I’ve always viewed marriage as a commitment between two people — and God. Marriage is a religious institution. Not a state institution. The only reason for the state’s involvement is to oversee the financial ramifications of the marriage, and as is far-too-often the case, the eventual divorce.

The state should be nothing more than a witness to a union created by the church. But as it is right now, there are 31 people objecting to what could potentially be 10 percent of marriages. Not just objecting, mind you, but vetoing them.

In my opinion, if a happy couple can find a church to marry them, the state should not stand in the way.
Many churches won’t want to marry same-sex couples. And I don’t have a problem with their hesitation or refusal to do so. They should not be forced to. They shouldn’t be barred from it, though, either.

Some would suggest that “marriage” be reserved for couples of a man and a woman, while allowing same-sex couples to have “civil unions.” These people are engaging in semantics, essentially creating the “straights-only” drinking fountains of the 21st century.

You may wholeheartedly disagree with me. That is certainly your right. I would suggest, however, that if you don’t want gay marriage, don’t marry someone of your own sex. And leave it at that.

You don’t get to tell other people what they can eat, drink or say in their own homes. We’ve finally reached the point where most of us have concluded that you can’t tell people what they can do in their own bedrooms, either. The next logical step is that we shouldn’t tell people who they can marry in their own churches.

Hope, love, commitment and faith are not things to be hoarded.

Tuesday, June 14, 2011

Taking joy in watching King James be dethroned

Growing up a Bills and Sabres fan, I've never had the opportunity to see my team win it all. And seldom do I even get to see my team in the big game. Sure there was that nice little stint in the 90s with the Bills, but for the most part, I find myself watching two teams I could care less about.

Certain life circumstances have caused me to follow baseball and basketball, too. In typical fashion, I've chosen loser teams in those sports as well. In baseball, it's the Washington Nationals. And on the hard court, it's the New York Knicks. So again, come the end of the season, I'm watching two teams I don't care about and usually, I decide to root for the team I dislike less.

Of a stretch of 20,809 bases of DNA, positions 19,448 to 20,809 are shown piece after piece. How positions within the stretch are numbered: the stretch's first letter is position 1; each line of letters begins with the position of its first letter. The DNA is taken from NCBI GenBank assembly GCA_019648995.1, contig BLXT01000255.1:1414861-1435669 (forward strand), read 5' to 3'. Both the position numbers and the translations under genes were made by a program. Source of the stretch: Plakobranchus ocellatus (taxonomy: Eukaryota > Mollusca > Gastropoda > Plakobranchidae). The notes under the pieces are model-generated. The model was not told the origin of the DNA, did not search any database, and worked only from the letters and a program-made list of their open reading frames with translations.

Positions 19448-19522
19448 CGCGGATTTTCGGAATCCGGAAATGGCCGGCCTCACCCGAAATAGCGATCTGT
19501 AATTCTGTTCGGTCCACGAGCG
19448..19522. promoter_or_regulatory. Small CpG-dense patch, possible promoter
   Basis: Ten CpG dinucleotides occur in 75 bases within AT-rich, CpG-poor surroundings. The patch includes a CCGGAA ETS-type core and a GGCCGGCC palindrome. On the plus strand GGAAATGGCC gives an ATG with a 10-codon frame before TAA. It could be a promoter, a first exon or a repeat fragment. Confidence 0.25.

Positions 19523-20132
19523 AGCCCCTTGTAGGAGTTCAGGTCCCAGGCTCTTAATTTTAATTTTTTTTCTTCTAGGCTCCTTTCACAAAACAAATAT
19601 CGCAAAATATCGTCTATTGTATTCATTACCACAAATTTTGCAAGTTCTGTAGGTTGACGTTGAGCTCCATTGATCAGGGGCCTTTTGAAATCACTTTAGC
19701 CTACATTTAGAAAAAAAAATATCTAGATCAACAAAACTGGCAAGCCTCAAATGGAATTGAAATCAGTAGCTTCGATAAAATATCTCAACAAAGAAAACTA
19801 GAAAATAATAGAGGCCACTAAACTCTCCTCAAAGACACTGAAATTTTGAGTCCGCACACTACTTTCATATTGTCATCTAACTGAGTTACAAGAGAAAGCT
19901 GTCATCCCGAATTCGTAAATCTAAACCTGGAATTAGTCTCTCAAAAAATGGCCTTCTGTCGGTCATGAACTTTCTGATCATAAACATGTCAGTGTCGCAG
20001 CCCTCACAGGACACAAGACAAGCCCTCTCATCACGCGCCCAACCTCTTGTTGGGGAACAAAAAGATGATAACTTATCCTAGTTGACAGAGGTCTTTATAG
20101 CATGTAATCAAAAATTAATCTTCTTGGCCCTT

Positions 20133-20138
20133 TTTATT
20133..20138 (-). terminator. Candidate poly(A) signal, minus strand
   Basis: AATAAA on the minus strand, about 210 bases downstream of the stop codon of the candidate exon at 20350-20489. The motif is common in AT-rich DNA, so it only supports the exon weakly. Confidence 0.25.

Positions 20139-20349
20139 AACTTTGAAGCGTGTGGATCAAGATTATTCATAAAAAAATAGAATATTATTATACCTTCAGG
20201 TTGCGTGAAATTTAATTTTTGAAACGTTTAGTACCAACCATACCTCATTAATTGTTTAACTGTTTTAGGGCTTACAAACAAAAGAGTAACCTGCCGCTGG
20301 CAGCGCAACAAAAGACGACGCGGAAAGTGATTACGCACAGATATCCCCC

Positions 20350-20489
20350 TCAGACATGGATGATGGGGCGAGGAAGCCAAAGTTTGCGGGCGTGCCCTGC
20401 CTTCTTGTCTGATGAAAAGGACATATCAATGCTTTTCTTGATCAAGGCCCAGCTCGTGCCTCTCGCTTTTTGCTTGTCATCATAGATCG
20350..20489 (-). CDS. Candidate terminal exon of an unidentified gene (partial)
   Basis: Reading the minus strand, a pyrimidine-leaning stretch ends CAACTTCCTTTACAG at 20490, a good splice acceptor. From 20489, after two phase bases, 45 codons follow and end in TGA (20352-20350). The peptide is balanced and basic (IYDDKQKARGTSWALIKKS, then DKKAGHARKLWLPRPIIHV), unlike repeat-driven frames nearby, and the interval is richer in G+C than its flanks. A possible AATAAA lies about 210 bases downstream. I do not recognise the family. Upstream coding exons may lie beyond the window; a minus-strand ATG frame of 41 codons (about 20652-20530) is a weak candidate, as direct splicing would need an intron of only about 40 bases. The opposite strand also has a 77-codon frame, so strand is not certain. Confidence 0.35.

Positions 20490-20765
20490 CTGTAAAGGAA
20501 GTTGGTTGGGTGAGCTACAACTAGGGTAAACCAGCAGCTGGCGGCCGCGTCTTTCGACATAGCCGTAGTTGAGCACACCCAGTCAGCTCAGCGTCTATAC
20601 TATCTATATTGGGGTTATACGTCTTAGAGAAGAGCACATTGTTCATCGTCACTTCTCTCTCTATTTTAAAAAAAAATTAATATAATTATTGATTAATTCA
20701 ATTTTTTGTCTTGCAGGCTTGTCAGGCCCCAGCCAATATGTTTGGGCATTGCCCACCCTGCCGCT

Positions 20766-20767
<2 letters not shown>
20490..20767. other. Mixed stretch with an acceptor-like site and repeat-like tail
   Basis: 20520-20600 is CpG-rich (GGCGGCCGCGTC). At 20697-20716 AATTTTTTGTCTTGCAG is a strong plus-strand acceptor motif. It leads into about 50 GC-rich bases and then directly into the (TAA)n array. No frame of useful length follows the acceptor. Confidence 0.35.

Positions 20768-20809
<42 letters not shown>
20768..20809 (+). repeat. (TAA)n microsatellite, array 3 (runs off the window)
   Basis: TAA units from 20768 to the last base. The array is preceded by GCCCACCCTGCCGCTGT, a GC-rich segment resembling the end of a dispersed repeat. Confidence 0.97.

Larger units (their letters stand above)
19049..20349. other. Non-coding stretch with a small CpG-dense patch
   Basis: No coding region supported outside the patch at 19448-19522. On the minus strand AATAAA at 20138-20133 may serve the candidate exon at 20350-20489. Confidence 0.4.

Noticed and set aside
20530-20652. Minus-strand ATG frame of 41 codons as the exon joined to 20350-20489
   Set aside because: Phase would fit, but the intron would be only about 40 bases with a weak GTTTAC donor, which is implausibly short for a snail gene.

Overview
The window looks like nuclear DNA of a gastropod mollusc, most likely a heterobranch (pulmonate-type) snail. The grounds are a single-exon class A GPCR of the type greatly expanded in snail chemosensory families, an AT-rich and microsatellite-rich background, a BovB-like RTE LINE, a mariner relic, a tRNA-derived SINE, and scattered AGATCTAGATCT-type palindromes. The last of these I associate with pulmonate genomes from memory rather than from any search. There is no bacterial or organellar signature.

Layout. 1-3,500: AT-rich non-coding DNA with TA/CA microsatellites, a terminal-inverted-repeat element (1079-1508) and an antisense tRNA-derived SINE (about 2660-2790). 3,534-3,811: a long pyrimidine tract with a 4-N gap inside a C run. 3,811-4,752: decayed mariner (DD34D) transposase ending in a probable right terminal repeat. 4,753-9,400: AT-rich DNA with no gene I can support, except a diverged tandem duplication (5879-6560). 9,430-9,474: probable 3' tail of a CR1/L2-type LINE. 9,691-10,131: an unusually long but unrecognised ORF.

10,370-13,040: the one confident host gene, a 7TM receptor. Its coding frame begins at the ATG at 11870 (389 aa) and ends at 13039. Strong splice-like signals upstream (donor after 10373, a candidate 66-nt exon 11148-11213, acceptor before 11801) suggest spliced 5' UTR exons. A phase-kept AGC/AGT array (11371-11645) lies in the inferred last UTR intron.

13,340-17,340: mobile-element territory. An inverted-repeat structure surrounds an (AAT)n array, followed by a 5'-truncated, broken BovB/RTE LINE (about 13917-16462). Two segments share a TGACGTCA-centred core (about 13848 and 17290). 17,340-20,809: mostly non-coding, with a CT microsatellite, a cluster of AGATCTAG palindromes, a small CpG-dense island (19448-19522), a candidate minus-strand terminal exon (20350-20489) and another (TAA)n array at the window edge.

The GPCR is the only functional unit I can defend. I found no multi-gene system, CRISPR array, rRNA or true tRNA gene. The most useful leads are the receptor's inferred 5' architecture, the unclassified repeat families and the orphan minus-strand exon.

Almost always, though, I'm rooting for a team instead of against a team. There are exceptions, however, as was the case in this year's NBA Finals. I have no love for the Dallas Mavericks. But an intense dislike – I'll stop short of saying hatred – of the Miami Heat.

Truth is, I only started watching basketball – even casually – a couple of years ago. And it was basically against my will. But I watched. And grew to not hate it. I moved over to full-fledged liking last year when I was taken to a Knicks game at Madison Square. Seeing the game up close and in person in one of the world's greatest arenas gave me an appreciation I previously lacked.

I watched with great interest last summer as “The Decision” played out on live TV. Any basketball fan knows what I'm talking about, but for the majority of you who likely don't, it was a live television special in which Cleveland Cavaliers all-star LeBron James announced he'd be leaving his hometown team and hightailing it to Miami in order to win a championship.

As a former Clevelander, I felt bad for my friends who still lived there and were fans of the Cavs. Surely, for them, they felt deserted by “King James.” He left his fans in search of a championship ring. Understandable, I suppose, but it was just another blow for Cleveland, who in so many ways is just like Buffalo.

So it was with great intensity that I watched the NBA playoffs this year, hoping to see LeBron James get his comeuppance. Surely, God would not reward a traitor such as him.

With the Knicks knocked out in the first round, my only real pleasure could come from Miami losing. But rounds came and went and Miami was still in it, besting Philadelphia, Boston and Chicago to make it to the Finals. And I got nervous.

In the end teamwork and true character won out over talent and ego.

Watching Miami lose game six to Dallas wasn't nearly as enjoyable as it would have been to watch the Sabres win a Stanley Cup. But it was pleasurable, nonetheless.

Sometimes life's grand pleasures escape you and you have to enjoy the little ones all that much more.

For right now, schadenfreude will have to do.  

Tuesday, June 07, 2011

Dilbert nails it ...

GOP attempts to tie Weiner's indiscretions to other Dems

I got a letter from the NRCC this afternoon railing on three New York Congressmen, including Brian Higgins, for taking "tainted money" from the apparently aptly named Rep. Anthony Weiner. The letter (full text below) demands that they give the money back.

For the life of me, I don't know what makes the money "tainted" other than the fact that it was at one time held by Weiner, who, although he showed horrible judgment and a general lack of morals, has broken no laws. Is it tainted because Weiner is basically an idiot? If that's the case, is the GOP claiming that they only take money from smart people? Better give all that Sarah Palin money back. Are they claiming that they take money only from people of good moral standing? Anyone out there who ever got cash from Newt Gingrich better throw themselves on the alter and ask for forgiveness. I can't help but wonder how many Republicans Arnold Schwarzenegger campaigned with in the past decade.